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give credit

Also,extend credit. Trust someone to pay at some future time what he or she owes. For example, I haven't enough cash this month, so I hope they'll give me credit. This use of credit dates from the mid-1500s.
Acknowledge an accomplishment, as in They really should give her credit for the work she's done. [ Late 1700s ]
The phrase is sometimes amplified to give credit where credit is due, meaning the acknowledgment should be to the person who deserves it. This expression was probably coined by Samuel Adams in a letter (October 29, 1777), which put it: “Give credit to whom credit due.” It is sometimes put give someone their due, as in We should really give Nancy her due for trying to sort out this mess.
The American Heritage® Idioms Dictionary
Copyright © 2002, 2001, 1995 by Houghton Mifflin Company. Published by Houghton Mifflin Company.
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  • But it is needless to anticipate the work of years, or to give credit to old Time for his conquests before he has won them.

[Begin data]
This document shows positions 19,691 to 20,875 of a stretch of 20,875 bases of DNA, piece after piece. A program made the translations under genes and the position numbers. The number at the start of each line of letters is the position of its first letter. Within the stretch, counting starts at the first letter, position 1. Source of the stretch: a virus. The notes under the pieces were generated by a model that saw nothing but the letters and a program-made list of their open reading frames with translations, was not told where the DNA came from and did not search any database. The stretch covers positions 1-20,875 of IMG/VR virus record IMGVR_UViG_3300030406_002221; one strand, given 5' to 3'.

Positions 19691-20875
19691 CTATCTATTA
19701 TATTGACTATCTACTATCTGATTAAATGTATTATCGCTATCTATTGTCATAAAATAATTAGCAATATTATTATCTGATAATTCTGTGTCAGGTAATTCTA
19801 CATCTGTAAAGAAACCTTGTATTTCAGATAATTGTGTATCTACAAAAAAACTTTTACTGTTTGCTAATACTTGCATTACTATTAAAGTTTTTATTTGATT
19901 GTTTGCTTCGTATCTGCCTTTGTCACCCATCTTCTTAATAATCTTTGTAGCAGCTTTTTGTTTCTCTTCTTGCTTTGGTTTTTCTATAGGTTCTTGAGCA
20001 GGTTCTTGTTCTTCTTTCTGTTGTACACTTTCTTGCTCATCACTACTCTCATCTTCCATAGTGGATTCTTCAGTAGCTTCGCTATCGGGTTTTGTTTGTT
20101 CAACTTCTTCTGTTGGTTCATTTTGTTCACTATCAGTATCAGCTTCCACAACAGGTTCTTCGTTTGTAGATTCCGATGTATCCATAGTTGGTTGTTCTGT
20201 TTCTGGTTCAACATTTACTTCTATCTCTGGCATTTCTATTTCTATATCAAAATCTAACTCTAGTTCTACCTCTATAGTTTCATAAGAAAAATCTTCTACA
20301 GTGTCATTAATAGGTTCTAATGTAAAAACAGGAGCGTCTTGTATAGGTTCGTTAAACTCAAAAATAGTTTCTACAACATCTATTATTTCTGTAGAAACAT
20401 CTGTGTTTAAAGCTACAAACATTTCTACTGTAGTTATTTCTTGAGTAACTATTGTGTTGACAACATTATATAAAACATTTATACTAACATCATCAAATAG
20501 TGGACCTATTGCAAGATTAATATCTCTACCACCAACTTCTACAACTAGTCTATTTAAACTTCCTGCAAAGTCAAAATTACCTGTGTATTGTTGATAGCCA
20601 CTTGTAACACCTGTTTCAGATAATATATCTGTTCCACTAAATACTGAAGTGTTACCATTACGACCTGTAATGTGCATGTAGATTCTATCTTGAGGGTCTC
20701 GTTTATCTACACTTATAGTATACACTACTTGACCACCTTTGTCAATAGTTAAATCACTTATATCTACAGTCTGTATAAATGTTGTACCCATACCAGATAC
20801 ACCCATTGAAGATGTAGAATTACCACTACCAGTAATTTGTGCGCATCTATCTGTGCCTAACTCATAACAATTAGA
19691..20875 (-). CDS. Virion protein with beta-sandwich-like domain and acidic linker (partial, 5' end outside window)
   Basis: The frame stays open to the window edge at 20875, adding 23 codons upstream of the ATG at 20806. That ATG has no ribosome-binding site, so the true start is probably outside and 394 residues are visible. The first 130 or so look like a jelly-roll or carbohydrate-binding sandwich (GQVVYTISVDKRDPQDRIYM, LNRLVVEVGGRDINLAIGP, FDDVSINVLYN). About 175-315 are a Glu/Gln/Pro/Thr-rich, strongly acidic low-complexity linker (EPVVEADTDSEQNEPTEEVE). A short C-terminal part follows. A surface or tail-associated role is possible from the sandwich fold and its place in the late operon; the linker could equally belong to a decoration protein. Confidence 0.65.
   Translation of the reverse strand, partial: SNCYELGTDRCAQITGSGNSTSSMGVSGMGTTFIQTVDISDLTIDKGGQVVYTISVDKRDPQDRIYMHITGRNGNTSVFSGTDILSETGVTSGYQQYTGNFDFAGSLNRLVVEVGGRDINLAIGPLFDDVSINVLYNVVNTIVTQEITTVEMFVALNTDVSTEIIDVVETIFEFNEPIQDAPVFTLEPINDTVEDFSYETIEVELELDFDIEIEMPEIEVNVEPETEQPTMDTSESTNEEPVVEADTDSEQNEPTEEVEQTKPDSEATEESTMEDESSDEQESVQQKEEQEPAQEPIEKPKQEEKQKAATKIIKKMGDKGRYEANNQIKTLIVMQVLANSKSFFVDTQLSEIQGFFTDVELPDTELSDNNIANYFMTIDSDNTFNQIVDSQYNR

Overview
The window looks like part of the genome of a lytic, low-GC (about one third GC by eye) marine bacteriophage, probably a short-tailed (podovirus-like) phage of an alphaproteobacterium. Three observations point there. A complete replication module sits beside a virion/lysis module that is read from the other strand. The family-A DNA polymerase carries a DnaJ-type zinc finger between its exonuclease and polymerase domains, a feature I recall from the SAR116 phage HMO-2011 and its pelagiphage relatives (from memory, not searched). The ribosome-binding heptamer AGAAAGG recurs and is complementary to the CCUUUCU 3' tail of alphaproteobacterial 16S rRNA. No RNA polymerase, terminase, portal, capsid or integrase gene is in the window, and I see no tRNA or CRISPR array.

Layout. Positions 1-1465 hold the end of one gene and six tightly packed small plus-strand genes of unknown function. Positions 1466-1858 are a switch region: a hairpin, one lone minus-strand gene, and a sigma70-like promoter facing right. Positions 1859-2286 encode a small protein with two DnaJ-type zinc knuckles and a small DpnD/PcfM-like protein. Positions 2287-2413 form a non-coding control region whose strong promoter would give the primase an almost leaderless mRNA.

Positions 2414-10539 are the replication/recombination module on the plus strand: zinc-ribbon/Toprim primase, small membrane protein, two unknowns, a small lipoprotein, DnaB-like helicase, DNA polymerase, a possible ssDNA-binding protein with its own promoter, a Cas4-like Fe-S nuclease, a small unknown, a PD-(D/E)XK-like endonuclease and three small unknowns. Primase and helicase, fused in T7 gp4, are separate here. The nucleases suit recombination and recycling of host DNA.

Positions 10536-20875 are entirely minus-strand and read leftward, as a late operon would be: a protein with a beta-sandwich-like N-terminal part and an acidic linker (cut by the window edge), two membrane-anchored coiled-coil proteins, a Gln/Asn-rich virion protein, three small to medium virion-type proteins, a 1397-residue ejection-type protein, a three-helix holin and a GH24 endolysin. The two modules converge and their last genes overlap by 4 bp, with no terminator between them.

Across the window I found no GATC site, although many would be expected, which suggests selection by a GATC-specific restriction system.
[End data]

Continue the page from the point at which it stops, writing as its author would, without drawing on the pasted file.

• If your wine-merchant has much like that, and if he will give credit, let me have his address.

    The Conspirators Alexandre Dumas (Pere)
  • If it were so, we ought never to give credit to the least goodness in any one.

  • I had great difficulty to give credit to a story so very infamous.

    Perils and Captivity Charlotte-Adlade [ne Picard] Dard
  • Jeckie, as time went on, had begun to give credit; she found that it was almost necessary to do so.

    The Root of All Evil J. S. Fletcher

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